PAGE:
One thing about living abroad that can be frustrating. Despite being abroad for almost 14 years, my family never seems to ask real questions about what I'm doing here. I never get questions about the specifics of my job. There's very little curiosity in what I do. For example, they never ask me about what students I teach, what my academy is like, if I like my job, or even my travel experiences. The attitude with my dad seems like "I don't really care what you do in Korea. Just come back home." So to add to that frustration, I think I felt like the closeness with my dad and brothers will never be there until I go back to L.A.
There is one exception however. I am thankful that my brother Jon came out to Korea TWICE. He came once to see what my life was like and the second time for my wedding. I'm very happy that he was here to understand why I've stayed in Korea for such a long time and we got closer during that time. I'll always treasure both of his visits to Korea and I'll be eternally grateful for that.
The second thing that is frustrating is not seeing my nephews and niece grow up which is tough. But then my dad would just tell me to come home as if it was that easy to do. While living in L.A., I had a hard time finding my dream job. First, I majored in Political Science. That was a mistake and totally didn't match my character. Then after getting a Bachelor's Degree in Political Science, I went back to school to become an elementary school teacher. Actually it was interesting, but I really wanted to work full time and teach at the same time. That brought me to Korea. I was able to teach kids and got free rent. But teaching elementary and middle school students was tough, so I started teaching adults. Since then, I've really enjoyed my job and find it rewarding. I found my niche since I've been teaching adults since 2005. I really want to continue doing that.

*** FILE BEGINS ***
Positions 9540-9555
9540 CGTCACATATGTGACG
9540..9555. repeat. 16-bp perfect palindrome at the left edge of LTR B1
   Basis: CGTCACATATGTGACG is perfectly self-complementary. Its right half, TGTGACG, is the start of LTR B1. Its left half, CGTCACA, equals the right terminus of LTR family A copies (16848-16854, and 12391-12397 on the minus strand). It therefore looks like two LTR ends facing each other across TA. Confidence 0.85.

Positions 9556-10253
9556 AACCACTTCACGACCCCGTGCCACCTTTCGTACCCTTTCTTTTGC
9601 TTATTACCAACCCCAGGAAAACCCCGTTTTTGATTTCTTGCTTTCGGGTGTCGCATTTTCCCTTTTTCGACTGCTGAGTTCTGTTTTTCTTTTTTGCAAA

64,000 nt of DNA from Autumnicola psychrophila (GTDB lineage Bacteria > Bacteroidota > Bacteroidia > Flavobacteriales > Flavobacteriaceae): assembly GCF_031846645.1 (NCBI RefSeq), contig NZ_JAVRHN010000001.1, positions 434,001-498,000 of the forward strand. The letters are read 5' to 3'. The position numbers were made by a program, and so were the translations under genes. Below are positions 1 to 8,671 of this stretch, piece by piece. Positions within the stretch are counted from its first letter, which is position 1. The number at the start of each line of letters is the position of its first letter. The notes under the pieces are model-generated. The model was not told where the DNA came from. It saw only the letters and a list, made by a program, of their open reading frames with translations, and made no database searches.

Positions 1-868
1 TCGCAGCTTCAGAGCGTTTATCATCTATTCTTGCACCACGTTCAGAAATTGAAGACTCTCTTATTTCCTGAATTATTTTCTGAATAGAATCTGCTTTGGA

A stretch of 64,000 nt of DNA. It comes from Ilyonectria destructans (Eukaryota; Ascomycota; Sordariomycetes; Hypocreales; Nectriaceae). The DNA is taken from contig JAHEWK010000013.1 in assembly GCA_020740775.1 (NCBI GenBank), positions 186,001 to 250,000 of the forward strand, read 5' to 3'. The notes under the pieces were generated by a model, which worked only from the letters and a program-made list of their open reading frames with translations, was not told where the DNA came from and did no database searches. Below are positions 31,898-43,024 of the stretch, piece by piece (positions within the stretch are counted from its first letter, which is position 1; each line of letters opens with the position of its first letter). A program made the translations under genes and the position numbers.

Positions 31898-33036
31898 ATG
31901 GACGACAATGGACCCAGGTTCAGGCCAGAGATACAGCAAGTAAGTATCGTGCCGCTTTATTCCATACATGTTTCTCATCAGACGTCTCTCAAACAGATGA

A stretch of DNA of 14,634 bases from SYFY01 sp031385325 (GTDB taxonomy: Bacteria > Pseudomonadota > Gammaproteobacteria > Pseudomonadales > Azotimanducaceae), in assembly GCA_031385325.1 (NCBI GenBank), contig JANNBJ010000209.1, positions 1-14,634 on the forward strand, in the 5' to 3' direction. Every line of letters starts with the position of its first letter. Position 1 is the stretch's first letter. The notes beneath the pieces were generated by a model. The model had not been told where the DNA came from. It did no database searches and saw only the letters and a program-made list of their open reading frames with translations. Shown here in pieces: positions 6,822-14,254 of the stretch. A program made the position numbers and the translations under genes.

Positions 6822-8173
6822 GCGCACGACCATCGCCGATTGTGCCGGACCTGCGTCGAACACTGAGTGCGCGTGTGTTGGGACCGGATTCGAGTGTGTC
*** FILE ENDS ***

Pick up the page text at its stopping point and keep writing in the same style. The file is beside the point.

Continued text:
Lately, my wife and I have been burned out with Korea. My wife has a busy church life at her Korean service and her Chinese service. She's one of the leaders for her Chinese service and she's constantly busy helping to serve her Chinese members. By the time she gets home on Sunday evening, she's exhausted. Then she goes back to Daejeon on Tuesday to study until Thursday before making the trip back to Seoul on Thursday night. She's really experiencing a busy life. My burnout comes from my split shift (commuting 10 times a week to and from work) and barely making enough money to support both of us. The novelty of living in Korea has also worn out and I get frustrated over the cultural difference that I used to embrace.
I'm asking the Lord for guidance and whether or not he wants us to stay or go. I would love to go back to the U.S. for awhile while she gets her PhD and if I could get a job in L.A., then I would be there in a heartbeat. The ultimate goal is for her to be a missionary in China. But we would love to live in the U.S. for 4-5 years before we leave for China. We're just not sure if that will be a good option financially since I don't know if I can get a job that pays enough for both of us while we're there.
Please keep my wife and I in prayer as we ponder our next step!
Scott Worden (The L.A./Seoul Guy)